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4. At Maidenhead H. G. [Herbert George] Wells

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"Here I am with some clearness of vision--my only gift; not very clever, with a natural bad temper, and a strong sexual bias, doing what I can to get a broader handling of the fuel question--as a common interest for all mankind. And I find myself up against a lot of men, subtle men, sharp men, obstinate men, prejudiced men, able to get round me, able to get over me, able to blockade me. . . . Clever men--yes, and all of them ultimately damned--oh! utterly damned--fools. Coal owners who think only of themselves, solicitors who think backwards, politicians who think like a game of cat's-cradle, not a gleam of generosity not a gleam."

"What particularly are you working for?" asked the doctor.

"I want to get the whole business of the world's fuel discussed and reported upon as one affair so that some day it may be handled as one affair in the general interest."

"The world, did you say? You meant the empire?"

"No, the world. It is all one system now. You can't work it in bits. I want to call in foreign representatives from the beginning."


"No. With powers. These things interlock now internationally both through labour and finance. The sooner we scrap this nonsense about an autonomous British Empire complete in itself, contra mundum, the better for us. A world control is fifty years overdue. Hence these disorders. "

"Still--it's rather a difficult proposition, as things are."

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"Oh, Lord! don't I know it's difficult!" cried Sir Richmond in the tone of one who swears. "Don't I know that perhaps it's impossible! But it's the only way to do it. Therefore, I say, let's try to get it done. And everybody says, difficult, difficult, and nobody lifts a finger to try. And the only real difficulty is that everybody for one reason or another says that it's difficult. It's against human nature. Granted! Every decent thing is. It's socialism. Who cares? Along this line of comprehensive scientific control the world has to go or it will retrogress, it will muddle and rot. . . ."

"I agree," said Dr. Martineau.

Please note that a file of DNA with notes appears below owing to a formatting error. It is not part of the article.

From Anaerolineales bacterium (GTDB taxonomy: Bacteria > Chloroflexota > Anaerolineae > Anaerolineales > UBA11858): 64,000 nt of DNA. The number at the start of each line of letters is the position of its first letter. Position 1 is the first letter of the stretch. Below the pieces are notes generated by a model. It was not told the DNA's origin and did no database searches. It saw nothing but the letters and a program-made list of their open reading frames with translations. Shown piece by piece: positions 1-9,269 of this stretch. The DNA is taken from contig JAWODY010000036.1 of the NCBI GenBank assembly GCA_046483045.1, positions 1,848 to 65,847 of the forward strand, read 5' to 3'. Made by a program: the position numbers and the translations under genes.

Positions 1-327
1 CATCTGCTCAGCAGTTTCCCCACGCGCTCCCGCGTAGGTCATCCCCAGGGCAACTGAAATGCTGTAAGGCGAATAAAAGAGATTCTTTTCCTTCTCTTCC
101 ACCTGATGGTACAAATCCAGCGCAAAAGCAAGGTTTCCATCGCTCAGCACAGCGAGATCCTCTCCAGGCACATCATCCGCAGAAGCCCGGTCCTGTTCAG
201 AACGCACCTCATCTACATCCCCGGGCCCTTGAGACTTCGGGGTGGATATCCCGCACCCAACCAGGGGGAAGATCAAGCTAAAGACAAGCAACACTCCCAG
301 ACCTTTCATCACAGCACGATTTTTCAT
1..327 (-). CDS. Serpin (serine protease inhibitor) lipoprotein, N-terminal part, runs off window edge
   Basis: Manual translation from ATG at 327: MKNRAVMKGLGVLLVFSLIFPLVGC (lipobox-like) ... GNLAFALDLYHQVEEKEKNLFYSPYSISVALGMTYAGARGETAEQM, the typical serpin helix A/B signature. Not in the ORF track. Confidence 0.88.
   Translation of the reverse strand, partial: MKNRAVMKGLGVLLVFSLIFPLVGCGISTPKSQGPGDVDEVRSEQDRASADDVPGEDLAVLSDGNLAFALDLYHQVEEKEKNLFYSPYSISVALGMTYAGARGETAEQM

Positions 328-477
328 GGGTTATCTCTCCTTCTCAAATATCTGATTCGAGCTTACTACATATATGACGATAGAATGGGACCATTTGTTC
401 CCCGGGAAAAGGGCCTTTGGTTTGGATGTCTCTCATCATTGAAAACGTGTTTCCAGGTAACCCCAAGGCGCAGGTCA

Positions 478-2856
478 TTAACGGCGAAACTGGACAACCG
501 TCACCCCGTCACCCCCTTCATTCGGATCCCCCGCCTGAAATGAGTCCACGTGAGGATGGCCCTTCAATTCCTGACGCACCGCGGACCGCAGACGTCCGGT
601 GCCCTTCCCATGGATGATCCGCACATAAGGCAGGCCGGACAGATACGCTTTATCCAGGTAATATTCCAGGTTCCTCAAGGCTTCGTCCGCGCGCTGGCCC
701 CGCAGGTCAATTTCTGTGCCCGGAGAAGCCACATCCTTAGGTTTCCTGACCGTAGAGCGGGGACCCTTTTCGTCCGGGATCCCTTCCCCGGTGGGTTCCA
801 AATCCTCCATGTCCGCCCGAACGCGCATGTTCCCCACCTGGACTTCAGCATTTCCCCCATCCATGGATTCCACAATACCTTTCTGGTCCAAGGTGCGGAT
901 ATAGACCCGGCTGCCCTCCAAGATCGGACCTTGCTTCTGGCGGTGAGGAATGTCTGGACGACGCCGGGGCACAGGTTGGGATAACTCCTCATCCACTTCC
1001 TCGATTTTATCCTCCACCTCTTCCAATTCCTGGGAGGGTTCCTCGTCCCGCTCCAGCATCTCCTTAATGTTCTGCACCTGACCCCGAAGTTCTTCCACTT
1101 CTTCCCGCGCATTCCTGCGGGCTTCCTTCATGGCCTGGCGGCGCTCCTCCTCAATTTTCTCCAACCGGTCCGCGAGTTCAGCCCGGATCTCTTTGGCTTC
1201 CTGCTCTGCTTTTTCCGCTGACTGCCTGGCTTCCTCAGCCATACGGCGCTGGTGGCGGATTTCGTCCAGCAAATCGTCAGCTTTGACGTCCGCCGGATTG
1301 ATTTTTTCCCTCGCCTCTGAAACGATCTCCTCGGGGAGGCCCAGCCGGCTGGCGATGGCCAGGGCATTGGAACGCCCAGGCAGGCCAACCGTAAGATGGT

"So I want a report to admit that distinctly. I want it to go further than that. I want to get the beginnings, the germ, of a world administration. I want to set up a permanent world commission of scientific men and economists--with powers, just as considerable powers as I can give them--they'll be feeble powers at the best--but still some sort of SAY in the whole fuel supply of the world. A say--that may grow at last to a control. A right to collect reports and receive accounts for example, to begin with. And then the right to make recommendations. . . . You see? . . . No, the international part is not the most difficult part of it. But my beastly owners and their beastly lawyers won't relinquish a scrap of what they call their freedom of action. And my labour men, because I'm a fairly big coal owner myself, sit and watch and suspect me, too stupid to grasp what I am driving at and too incompetent to get out a scheme of their own. They want a world control on scientific lines even less than the owners. They try to think that fuel production can carry an unlimited wages bill and the owners try to think that it can pay unlimited profits, and when I say; 'This business is something more than a scramble for profits and wages; it's a service and a common interest,' they stare at me--" Sir Richmond was at a loss for an image. "Like a committee in a thieves' kitchen when someone has casually mentioned the law."

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The Secret Places of the Heart
H. G. [Herbert George] Wells

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